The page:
For YA 2019 and before, the rates were the following:

Chargeable income Exemption Effective Tax rate
first $100,000 100% 0%
next $200,000 50% 8.5%

Mind that investment holdings and real estate industry companies are not eligible for this scheme. Instead, they will be given partial tax exemptions.

For the 4th year of assessment onward, a company can enjoy PTE. The partial tax exemption has also been revised for YA 2020.

Chargeable income Exemption Effective Tax rate
first $10,000 75% 4.25%
next $190,000 50% 8.5%

And here is what the reductions were for YA 2019 and before.

Chargeable income Exemption Effective Tax rate
first $10,000 75% 4.25%
next $290,000 50% 8.5%

What are the requirements for tax exemptions?

  1. A company must be incorporated in Singapore.
  2. A company must be a tax resident in Singapore for a particular YA that you are under the scheme. That means that the control and management of the company should be carried out in Singapore. Even if the company’s day-to-day operations take place in Singapore, but the Board of Directors meets elsewhere, the company is not considered a Singaporean tax resident. The tax residency status may vary by each year of assessment.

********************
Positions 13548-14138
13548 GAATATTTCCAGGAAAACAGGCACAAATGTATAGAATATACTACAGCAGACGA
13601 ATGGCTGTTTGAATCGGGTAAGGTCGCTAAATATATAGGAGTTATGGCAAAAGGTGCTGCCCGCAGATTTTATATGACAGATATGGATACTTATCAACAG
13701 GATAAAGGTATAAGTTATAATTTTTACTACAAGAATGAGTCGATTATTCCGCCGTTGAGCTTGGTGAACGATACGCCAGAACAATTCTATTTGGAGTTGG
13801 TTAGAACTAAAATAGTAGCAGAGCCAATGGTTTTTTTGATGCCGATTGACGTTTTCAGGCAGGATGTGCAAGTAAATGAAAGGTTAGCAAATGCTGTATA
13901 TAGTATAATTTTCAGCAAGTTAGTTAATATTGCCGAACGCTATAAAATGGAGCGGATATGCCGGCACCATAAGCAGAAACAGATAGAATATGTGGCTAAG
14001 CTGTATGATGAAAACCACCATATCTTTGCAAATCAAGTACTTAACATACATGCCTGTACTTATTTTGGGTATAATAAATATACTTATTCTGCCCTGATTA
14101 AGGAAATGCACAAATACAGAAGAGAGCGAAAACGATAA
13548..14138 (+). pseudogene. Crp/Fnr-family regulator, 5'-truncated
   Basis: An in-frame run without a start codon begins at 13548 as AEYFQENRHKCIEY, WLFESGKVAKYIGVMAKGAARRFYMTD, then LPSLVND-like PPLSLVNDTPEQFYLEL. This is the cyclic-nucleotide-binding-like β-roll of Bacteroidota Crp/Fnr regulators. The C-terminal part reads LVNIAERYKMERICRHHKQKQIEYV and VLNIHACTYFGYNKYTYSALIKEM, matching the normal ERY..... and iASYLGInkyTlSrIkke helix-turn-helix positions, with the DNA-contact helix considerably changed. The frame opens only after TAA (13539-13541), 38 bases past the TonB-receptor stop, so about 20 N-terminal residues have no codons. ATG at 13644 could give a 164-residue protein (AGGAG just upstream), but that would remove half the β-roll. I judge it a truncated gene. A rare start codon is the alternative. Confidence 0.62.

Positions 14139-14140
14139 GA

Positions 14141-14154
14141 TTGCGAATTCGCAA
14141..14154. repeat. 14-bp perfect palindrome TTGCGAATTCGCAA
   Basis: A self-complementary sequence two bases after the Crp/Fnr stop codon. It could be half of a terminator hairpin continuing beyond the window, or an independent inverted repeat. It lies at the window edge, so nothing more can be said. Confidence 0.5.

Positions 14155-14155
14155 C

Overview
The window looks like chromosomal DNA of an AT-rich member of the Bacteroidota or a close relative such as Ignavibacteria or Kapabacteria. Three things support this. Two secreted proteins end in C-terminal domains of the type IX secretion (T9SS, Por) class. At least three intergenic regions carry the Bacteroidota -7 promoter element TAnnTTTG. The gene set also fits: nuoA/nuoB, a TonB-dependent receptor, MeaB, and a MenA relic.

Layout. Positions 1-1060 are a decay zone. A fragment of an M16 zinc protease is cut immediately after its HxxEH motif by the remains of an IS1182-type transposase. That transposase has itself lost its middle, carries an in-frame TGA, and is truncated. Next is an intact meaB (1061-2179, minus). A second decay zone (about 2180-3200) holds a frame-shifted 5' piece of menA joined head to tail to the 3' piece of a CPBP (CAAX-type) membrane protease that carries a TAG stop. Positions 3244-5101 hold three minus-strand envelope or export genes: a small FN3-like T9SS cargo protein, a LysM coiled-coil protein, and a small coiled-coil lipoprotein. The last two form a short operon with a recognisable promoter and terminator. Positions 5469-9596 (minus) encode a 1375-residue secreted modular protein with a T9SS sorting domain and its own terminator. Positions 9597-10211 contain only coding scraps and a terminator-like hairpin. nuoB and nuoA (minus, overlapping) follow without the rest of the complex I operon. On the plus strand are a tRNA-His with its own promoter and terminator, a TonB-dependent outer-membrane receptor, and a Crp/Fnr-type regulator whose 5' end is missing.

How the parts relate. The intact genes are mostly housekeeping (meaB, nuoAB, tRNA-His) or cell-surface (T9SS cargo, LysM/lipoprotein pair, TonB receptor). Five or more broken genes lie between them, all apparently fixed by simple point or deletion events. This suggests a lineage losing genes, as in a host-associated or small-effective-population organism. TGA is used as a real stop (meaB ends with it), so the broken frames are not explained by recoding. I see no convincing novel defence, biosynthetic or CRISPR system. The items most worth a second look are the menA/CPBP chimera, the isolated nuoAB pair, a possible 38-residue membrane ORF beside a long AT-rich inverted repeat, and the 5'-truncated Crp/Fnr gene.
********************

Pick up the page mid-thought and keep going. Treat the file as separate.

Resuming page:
3. The number of shareholders should not be over 20 for a particular YA. All the shareholders must be individuals, not companies OR at least 1 of the individuals must hold at least 10% of the company’s ordinary shares.

Emily's company calculates its tax for YA 2019. During the year, the business earned a net profit of S$280,000.

The company qualifies for SUTE, so it won't pay tax on some part of its chargeable income. The first S$100,000 is not taxed, the next S$180,000, are halved and become S$90,000. S$280,000 – S$100,000 – S$90,000 = S$90,000.

In short, the company is taxed as if it had made S$90,000 instead of S$280,000.

The 17% rate is applied to S$90,000. Thus, Emily will pay S$15,300. This sum is around 5% of the initial S$280,000.